Nadella has to figure out just how Microsoft will handle itself as a new dealer in phones, tablets and hybrid phablets. The Microsoft's Windows Phone 8 sales already lag far behind those of both Android and Apple phones, with Apple dominating the high end.
Meanwhile, the company is in the midst of reinventing itself as a purveyor of devices and services that rely on its cloud infrastructure to tie together phones, tablets, laptops, and gaming and entertainment hardware. It is working toward a better alignment of its operating systems so developers can reuse more code when they write apps for them. It is trying to embrace new Windows user interfaces such as touch and gestures without alienating customers familiar with the traditional Windows desktop. It is struggling to gain acceptance for its Surface devices - a blend of tablet and laptop that tries to outdo the iPad.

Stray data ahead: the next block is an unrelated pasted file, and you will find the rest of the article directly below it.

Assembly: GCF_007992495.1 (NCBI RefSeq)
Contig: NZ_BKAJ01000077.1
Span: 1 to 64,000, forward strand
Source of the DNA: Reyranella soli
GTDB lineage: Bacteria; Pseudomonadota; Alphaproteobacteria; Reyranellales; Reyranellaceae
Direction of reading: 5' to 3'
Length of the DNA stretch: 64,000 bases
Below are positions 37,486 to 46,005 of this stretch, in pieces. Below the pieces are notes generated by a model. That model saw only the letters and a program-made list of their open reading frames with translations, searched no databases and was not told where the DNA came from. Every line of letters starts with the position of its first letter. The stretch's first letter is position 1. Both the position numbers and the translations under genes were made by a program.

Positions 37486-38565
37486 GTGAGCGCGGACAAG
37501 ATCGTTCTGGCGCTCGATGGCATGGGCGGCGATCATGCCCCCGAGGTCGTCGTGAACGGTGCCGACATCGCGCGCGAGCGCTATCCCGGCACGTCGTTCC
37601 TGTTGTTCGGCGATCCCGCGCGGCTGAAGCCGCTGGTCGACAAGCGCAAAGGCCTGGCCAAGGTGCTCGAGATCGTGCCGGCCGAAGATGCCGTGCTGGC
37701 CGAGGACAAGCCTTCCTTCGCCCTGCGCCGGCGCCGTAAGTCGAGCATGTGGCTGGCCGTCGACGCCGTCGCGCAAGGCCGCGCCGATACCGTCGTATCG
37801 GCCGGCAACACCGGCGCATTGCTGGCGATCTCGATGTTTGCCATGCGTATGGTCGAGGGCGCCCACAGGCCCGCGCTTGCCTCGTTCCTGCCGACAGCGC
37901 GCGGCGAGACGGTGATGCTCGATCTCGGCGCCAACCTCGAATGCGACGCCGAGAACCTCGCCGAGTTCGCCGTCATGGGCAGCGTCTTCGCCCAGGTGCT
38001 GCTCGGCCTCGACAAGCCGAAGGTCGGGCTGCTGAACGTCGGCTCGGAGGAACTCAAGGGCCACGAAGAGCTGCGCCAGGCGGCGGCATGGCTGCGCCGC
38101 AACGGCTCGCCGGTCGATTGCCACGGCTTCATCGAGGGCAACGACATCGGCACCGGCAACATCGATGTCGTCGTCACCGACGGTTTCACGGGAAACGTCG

These forays into selling hardware has strained relations with the OEM partners who have sustained Microsoft by licensing the software that runs on the hardware they build. This comes at a time when sales of traditional PCs are faltering, giving the OEMs less incentive to cater to Microsoft. Nadella has some diplomatic work ahead.
But he seems prepared to face the challenges with optimism and an eye toward innovation.
"There is no such thing as traditional because I think that this business of ours doesn't respect tradition," he said in an interview at the Le Web 2013 conference in December. "What it respects is whether you're relevant and innovating in the future. ... And as I said if you don't have a real stake in the new then just surviving on the old - even if it is about [improving] efficiency - I don't think is a long-term game."
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